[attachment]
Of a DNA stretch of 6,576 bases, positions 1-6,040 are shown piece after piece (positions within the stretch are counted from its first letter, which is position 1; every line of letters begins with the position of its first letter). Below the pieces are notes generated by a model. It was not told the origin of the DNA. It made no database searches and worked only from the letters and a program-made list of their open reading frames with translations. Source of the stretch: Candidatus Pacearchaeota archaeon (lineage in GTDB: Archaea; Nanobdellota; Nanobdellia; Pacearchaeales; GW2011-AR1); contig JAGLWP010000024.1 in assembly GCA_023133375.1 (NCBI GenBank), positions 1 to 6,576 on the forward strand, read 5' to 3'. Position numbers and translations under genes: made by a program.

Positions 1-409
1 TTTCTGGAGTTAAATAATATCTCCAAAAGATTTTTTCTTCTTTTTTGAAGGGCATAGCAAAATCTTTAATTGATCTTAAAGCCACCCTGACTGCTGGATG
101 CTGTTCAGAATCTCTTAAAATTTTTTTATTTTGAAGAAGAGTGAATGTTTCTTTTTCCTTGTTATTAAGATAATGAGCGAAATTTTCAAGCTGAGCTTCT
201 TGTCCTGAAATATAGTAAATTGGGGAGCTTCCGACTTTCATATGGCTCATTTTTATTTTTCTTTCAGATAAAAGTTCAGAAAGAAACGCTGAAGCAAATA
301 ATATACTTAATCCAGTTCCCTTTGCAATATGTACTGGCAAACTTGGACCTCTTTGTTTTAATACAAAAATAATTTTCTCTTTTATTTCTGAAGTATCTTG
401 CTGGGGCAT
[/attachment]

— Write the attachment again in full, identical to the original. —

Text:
Of a DNA stretch of 6,576 bases, positions 1-6,040 are shown piece after piece (positions within the stretch are counted from its first letter, which is position 1; every line of letters begins with the position of its first letter). Below the pieces are notes generated by a model. It was not told the origin of the DNA. It made no database searches and worked only from the letters and a program-made list of their open reading frames with translations. Source of the stretch: Candidatus Pacearchaeota archaeon (lineage in GTDB: Archaea; Nanobdellota; Nanobdellia; Pacearchaeales; GW2011-AR1); contig JAGLWP010000024.1 in assembly GCA_023133375.1 (NCBI GenBank), positions 1 to 6,576 on the forward strand, read 5' to 3'. Position numbers and translations under genes: made by a program.

Positions 1-409
1 TTTCTGGAGTTAAATAATATCTCCAAAAGATTTTTTCTTCTTTTTTGAAGGGCATAGCAAAATCTTTAATTGATCTTAAAGCCACCCTGACTGCTGGATG
101 CTGTTCAGAATCTCTTAAAATTTTTTTATTTTGAAGAAGAGTGAATGTTTCTTTTTCCTTGTTATTAAGATAATGAGCGAAATTTTCAAGCTGAGCTTCT
201 TGTCCTGAAATATAGTAAATTGGGGAGCTTCCGACTTTCATATGGCTCATTTTTATTTTTCTTTCAGATAAAAGTTCAGAAAGAAACGCTGAAGCAAATA
301 ATATACTTAATCCAGTTCCCTTTGCAATATGTACTGGCAAACTTGGACCTCTTTGTTTTAATACAAAAATAATTTTCTCTTTTATTTCTGAAGTATCTTG
401 CTGGGGCAT